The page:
We felt like it's called the "Arch Garage." Everybody who comes there really thinks it's part of this facility, the Arch, and they think they're protected by rangers. So when I found out what Bi-State was going to have to pay for bringing private guns in, to get security from an outside group, I tried to say to Ms. [Jennifer] Nixon, for roughly $99,000 we'll give you twenty-four hour protection and we'll have a uniformed ranger on-site. [22] Well, what I found out from the Park Service was that you can't accept money that way. They would have to give that money to general receipts. So, the first thing I decided to do, I asked if they would donate that money. This is unheard of by a quasi-political group such as Bi-State. They are, by the way, legislatively charged to operate in Illinois and Missouri — anything in transportation. And [Midwest Regional Director Charles H. Odegaard] said "If it's donated, yeah, I guess you can go ahead and your people can operate it." So, [Bi-State] said they'd donate it. . . . All of a sudden the Washington Office got that information. . . . We had already hired the rangers, we had them in operation. And [Washington] came back and said "That [money] wasn't donated. That would [be] just like you requesting that money to be funded. And because of it we are not going to spend one nickel of it, we are going to return it to Bi-State." Meanwhile I've already hired rangers and everything is hot to trot. [23]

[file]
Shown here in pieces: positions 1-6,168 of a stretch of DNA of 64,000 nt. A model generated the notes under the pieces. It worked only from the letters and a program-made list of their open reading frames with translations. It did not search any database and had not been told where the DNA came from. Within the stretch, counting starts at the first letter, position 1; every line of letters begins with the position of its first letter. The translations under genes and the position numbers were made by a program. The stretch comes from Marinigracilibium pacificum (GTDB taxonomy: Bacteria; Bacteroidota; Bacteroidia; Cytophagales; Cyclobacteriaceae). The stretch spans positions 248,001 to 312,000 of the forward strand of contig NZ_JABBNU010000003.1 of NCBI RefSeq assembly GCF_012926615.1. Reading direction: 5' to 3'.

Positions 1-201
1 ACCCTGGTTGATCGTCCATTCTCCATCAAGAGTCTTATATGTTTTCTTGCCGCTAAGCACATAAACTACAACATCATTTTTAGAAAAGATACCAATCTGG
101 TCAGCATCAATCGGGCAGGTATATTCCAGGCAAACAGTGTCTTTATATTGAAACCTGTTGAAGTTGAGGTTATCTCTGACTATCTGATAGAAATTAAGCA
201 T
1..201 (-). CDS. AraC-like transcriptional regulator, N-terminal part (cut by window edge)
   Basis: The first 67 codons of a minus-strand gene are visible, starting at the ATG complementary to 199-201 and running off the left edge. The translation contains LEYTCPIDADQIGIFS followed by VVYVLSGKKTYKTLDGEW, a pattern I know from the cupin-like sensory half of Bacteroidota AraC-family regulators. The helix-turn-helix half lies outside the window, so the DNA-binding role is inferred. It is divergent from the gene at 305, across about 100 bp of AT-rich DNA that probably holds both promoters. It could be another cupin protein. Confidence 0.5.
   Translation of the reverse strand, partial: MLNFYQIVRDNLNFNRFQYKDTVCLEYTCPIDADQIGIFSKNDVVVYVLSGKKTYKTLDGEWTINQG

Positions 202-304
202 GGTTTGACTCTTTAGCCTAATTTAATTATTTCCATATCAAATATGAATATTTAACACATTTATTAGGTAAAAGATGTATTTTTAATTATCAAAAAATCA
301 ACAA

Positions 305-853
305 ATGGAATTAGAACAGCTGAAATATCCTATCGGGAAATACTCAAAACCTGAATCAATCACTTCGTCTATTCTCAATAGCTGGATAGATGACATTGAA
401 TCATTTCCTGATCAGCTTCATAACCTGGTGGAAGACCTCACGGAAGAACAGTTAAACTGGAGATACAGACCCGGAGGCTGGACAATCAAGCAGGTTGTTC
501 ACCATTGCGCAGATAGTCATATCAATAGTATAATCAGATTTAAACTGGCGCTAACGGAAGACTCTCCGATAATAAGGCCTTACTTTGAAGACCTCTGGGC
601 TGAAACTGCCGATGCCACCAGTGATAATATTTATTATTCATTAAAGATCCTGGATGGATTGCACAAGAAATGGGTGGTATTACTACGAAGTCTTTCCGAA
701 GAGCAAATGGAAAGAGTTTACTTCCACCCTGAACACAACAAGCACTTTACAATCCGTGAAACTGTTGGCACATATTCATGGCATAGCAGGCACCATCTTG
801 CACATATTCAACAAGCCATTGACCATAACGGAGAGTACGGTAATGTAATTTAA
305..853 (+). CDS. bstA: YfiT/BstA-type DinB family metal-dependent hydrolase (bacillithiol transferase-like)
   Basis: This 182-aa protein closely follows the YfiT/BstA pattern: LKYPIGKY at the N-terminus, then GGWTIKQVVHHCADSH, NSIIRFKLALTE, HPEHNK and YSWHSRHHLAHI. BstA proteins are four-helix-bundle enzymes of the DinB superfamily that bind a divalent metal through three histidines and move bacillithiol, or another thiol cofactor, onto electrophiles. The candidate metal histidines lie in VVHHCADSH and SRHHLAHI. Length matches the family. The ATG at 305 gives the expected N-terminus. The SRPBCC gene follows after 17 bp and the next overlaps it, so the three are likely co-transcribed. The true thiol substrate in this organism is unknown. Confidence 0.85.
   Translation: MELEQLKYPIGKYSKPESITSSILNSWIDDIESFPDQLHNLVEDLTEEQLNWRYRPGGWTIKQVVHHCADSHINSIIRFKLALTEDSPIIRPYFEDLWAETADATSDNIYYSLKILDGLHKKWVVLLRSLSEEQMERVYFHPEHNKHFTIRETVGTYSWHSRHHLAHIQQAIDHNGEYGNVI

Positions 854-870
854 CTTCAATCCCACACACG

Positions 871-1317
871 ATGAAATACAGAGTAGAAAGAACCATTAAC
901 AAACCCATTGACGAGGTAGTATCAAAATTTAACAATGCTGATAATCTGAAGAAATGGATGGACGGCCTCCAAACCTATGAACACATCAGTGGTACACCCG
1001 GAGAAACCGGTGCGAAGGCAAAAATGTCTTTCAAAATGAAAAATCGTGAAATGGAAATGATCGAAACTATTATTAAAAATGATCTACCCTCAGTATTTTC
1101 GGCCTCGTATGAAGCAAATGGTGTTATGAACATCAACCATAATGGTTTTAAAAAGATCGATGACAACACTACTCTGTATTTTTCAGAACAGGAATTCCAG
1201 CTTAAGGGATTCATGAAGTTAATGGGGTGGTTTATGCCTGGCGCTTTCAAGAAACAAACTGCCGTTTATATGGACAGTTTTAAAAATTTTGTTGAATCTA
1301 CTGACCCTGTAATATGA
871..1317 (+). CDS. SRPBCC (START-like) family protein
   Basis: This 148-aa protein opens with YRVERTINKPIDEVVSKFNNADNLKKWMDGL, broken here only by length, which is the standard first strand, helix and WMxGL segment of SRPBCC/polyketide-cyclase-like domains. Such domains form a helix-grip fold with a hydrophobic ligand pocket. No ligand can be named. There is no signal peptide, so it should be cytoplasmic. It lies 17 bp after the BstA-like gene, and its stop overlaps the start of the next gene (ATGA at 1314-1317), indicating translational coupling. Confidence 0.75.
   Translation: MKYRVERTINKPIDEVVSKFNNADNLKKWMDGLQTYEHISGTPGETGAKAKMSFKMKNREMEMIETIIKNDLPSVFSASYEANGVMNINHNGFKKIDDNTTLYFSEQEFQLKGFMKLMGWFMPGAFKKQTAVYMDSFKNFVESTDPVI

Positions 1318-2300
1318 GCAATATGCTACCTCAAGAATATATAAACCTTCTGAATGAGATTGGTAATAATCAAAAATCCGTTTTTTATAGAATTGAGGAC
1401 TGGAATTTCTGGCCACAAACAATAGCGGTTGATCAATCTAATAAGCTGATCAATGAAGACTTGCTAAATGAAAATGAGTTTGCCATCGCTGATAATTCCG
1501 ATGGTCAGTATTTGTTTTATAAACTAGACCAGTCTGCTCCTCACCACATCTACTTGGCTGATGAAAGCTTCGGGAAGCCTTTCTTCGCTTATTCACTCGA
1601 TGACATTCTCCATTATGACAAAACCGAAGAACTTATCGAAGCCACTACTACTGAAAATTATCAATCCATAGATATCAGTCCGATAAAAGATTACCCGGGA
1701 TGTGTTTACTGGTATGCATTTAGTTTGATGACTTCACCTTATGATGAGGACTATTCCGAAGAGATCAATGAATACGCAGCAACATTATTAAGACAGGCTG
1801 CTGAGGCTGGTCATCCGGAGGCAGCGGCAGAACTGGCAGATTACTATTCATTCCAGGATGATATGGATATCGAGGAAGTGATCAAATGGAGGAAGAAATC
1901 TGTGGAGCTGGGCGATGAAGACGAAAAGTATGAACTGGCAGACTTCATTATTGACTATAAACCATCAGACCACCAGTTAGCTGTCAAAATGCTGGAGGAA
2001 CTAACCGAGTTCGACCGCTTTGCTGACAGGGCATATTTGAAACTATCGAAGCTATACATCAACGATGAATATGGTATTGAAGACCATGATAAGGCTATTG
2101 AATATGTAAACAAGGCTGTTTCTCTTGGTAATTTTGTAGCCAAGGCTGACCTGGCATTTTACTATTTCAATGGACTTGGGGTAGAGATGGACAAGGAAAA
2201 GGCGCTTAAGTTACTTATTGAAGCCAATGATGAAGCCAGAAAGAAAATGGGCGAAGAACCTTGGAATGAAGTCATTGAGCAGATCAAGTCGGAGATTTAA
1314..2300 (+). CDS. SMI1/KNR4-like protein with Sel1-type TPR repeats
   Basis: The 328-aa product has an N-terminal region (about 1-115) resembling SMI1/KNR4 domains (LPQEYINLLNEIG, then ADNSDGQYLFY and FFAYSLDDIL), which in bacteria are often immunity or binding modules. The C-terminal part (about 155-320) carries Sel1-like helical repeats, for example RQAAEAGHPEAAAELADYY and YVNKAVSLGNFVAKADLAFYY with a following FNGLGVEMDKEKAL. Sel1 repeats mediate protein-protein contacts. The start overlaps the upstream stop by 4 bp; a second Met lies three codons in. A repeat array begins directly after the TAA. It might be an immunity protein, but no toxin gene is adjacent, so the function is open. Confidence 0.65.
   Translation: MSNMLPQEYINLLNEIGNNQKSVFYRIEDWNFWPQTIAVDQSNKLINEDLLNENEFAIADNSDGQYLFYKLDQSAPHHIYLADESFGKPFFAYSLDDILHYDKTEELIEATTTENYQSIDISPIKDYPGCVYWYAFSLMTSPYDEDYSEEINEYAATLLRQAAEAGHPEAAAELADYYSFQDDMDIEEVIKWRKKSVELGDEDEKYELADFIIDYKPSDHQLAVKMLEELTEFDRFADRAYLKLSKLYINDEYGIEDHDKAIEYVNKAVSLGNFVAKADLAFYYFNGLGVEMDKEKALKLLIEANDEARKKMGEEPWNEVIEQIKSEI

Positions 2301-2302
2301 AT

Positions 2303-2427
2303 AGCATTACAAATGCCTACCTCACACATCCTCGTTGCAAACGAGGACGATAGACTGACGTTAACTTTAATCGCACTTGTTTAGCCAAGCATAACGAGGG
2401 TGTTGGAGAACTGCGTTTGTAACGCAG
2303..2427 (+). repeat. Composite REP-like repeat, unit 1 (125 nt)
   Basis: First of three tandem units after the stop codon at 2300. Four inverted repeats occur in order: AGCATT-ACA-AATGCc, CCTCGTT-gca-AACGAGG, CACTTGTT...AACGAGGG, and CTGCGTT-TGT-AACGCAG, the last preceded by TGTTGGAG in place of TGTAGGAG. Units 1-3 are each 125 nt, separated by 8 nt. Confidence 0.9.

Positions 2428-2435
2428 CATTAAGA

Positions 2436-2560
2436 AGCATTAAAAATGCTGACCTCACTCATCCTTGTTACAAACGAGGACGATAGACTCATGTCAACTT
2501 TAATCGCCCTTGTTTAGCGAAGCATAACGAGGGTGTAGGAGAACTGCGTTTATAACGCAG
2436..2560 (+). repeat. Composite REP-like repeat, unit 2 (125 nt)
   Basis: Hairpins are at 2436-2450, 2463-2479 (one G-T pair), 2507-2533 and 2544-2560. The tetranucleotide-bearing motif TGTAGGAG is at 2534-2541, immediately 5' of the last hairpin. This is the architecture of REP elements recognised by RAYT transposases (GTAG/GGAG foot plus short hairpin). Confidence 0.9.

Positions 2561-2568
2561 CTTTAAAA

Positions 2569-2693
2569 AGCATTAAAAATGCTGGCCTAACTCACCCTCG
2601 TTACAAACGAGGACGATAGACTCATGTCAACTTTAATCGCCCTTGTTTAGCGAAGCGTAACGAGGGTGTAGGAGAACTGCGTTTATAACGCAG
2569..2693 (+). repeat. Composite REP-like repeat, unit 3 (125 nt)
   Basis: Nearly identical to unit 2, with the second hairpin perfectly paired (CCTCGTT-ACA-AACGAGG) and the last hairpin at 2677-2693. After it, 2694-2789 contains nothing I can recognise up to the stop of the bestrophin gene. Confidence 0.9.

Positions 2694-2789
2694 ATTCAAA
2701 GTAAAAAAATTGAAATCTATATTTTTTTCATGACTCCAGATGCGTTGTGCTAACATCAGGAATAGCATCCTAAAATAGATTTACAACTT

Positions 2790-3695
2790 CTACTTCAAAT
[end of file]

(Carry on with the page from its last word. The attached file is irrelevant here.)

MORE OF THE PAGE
The situation remained unresolved even after the official opening and dedication of the garage on May 8, 1986. In the meantime, the park provided the services despite having no funding for them. Schober continued: